Hi there. I last said “hi” to you 19 January 2020, when I gave you a New Year’s update on my lack of travels. Remember in 2018 I was slowing down? So I bought a new right hip in December 2018, and got back out in 2019 running hard, including two great adventures posted as COAST TO COAST TO COAST BY TRAIN, and LAKES, LOCKS and LONG RIVER. But as the year progressed, walking again became a problem. I thought it was time to replace my left hip to solve the exhaustion walking.
Segue — I like to give you some images to tempt you to read further. So here is an image to entice you to the end for the details. This image was taken by local naturalist, Eric Merklein, of a looming local problem at the mill pond just down the road from me.
During my one year hip surgery follow-up in December I asked my surgeon for a new left hip. “Sorry, Ray, it is not time yet, you still have some cartilage there,“ he told me, “but looking at your x-rays, and checking your motion and symptoms I see your spine has closed up again pinching off nerves and their signals, thus impacting on your walking.”
Fast tracking ahead, on 25 February 2020 I had my second back surgery to fuse additional vertebra in my spine. You will be pleased to know that my back surgeon, when looking at my x-rays, said, “Ray, you have some screws loose.” It was great to get that professional opinion of what you have known for years. Actually, the screws of my original lumbar fusion had opened up (my bone problem, not his work), so now I have new metal bridging that earlier area, and now moving north up my spine. My excuse for setting off alarms is increasing. I wonder if I can get certification on my driver’s license or passport to that effect?
Back surgery can lead to three to four days in the hospital. My first back surgery in May 2016, was eight hospital days followed by ten days in rehab. You see, my body reacts to general anesthesia, and my bowels shut down. Not good resulting in tubes down to your stomach, and lots of invasive activity at the other end. Warning everyone of that problem going into this surgery, aggressive actions were taken, and my three day stay was only eight, and I got to come home then on 4 March. But while I was at Dartmouth-Hitchcock the first New Hampshire COVID-19 case broke out there – a hospital staff member, who had just returned from Italy. Life began to change for everyone.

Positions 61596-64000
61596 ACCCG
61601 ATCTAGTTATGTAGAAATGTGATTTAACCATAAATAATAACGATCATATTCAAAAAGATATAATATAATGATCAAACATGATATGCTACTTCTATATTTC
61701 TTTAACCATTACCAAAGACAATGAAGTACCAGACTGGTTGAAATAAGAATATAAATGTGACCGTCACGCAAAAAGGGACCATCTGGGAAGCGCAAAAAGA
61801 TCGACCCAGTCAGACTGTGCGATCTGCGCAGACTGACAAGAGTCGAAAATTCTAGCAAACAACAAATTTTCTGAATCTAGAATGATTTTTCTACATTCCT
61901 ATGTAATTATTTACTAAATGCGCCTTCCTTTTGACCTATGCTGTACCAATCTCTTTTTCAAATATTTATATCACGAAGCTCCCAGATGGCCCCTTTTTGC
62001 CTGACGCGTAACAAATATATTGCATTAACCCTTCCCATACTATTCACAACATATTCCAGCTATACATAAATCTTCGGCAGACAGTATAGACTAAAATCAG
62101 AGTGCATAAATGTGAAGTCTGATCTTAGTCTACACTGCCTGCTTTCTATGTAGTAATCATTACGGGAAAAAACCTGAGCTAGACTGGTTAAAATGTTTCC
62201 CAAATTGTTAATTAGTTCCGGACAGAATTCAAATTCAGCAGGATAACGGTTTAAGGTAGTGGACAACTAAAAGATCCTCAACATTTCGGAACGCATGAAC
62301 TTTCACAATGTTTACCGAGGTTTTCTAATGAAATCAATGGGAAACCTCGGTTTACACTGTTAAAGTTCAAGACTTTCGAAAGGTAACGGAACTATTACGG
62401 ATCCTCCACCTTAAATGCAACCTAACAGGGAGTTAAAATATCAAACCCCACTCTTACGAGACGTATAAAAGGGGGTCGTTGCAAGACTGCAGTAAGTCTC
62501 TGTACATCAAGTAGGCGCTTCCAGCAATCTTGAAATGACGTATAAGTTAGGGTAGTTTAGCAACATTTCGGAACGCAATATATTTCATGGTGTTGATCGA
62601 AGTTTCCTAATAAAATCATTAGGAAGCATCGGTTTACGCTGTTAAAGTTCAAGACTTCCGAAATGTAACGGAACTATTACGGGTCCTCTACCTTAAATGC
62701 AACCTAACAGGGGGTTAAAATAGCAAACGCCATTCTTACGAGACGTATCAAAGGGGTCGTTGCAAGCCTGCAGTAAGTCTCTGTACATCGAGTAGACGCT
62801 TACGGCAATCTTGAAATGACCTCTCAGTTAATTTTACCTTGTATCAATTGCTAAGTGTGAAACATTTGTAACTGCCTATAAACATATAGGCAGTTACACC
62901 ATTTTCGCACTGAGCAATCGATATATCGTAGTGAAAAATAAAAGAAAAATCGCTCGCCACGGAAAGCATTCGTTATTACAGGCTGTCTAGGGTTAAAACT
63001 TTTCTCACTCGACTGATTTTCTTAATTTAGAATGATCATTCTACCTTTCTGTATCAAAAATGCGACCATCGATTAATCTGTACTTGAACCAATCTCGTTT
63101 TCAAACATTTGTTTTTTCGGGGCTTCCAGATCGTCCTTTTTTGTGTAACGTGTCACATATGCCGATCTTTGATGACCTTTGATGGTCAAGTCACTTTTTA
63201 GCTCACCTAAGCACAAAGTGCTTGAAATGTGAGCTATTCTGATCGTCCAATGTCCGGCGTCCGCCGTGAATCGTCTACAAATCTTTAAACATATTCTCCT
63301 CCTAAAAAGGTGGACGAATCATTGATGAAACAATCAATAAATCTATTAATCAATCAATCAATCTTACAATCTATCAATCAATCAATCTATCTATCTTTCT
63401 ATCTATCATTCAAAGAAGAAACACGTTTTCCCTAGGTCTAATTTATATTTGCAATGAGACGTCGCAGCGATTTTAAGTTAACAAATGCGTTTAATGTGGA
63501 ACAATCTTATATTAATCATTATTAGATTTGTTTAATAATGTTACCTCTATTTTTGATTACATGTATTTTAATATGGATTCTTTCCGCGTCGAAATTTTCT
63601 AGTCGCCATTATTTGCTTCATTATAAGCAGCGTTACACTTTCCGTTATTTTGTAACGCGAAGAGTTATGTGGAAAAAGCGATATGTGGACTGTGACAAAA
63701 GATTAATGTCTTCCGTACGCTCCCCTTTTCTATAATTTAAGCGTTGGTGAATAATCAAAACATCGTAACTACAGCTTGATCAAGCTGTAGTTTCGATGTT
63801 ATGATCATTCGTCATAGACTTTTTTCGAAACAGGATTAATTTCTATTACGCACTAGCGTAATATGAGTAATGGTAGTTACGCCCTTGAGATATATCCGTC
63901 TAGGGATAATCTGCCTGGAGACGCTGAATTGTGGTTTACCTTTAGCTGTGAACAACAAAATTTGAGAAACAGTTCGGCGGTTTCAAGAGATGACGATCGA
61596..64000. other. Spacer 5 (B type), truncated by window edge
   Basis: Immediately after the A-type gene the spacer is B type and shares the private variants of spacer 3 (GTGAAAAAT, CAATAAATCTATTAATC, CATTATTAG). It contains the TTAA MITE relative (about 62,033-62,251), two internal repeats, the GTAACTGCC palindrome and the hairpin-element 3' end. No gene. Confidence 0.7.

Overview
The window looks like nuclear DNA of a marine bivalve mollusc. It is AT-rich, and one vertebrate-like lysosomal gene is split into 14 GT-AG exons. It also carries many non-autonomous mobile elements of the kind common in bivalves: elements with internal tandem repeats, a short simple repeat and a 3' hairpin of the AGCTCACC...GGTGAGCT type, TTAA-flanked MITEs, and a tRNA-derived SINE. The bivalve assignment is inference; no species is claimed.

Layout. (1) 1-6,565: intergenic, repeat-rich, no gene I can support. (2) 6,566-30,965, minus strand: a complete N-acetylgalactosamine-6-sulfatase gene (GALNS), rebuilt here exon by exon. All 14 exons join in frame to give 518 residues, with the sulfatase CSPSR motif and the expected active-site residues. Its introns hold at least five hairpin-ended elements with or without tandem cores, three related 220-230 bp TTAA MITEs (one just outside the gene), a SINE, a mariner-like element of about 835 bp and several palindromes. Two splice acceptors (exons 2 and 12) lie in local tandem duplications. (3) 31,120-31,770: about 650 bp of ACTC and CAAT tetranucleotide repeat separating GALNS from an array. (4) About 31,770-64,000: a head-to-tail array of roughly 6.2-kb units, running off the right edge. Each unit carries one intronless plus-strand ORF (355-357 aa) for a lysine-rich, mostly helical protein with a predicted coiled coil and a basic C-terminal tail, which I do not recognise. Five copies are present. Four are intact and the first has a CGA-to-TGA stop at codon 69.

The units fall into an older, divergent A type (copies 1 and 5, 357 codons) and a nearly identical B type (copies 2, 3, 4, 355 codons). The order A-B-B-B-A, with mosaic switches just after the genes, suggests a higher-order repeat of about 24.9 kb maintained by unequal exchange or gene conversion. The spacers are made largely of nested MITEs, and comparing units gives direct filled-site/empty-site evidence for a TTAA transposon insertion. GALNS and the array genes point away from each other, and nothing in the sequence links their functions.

I have always entertained myself and kept busy. I have so many hobbies, interests, things to learn, and one thing leads to another. I am fortunate to be comfortable while now somewhat isolated. You may be aware that I publish a monthly community newspaper – The Walpole Clarion – and I spend a good part of the month (off and on) preparing it for the community. I just finished up the April issue, and it went to the printer, and I posted it early on-line since there is much COVID-19 information to share. I invite you to read that information:
And, this is the April issue, and we sometimes have some fun with it along with the more serious stories. You may wish to read the issue and find a few things to chuckle over during this serious time while the world, as we have known it, is changing. Eric’s story of the new local threat is on page 10. Let me know what you think, and feel free to comment on this post.
Thank you for “listening.” Please stay safe, wash your hands, if you must go out practice “social distancing,” and with luck BLUE BELLE, BLACK BEAUTY, and LADY RAB and I will be out again soon to bring adventures to you. Love, RAY
Please all, stay home to stop the spread of the bad bugs
so it will be safe for us to get out.
We are waiting for you Ray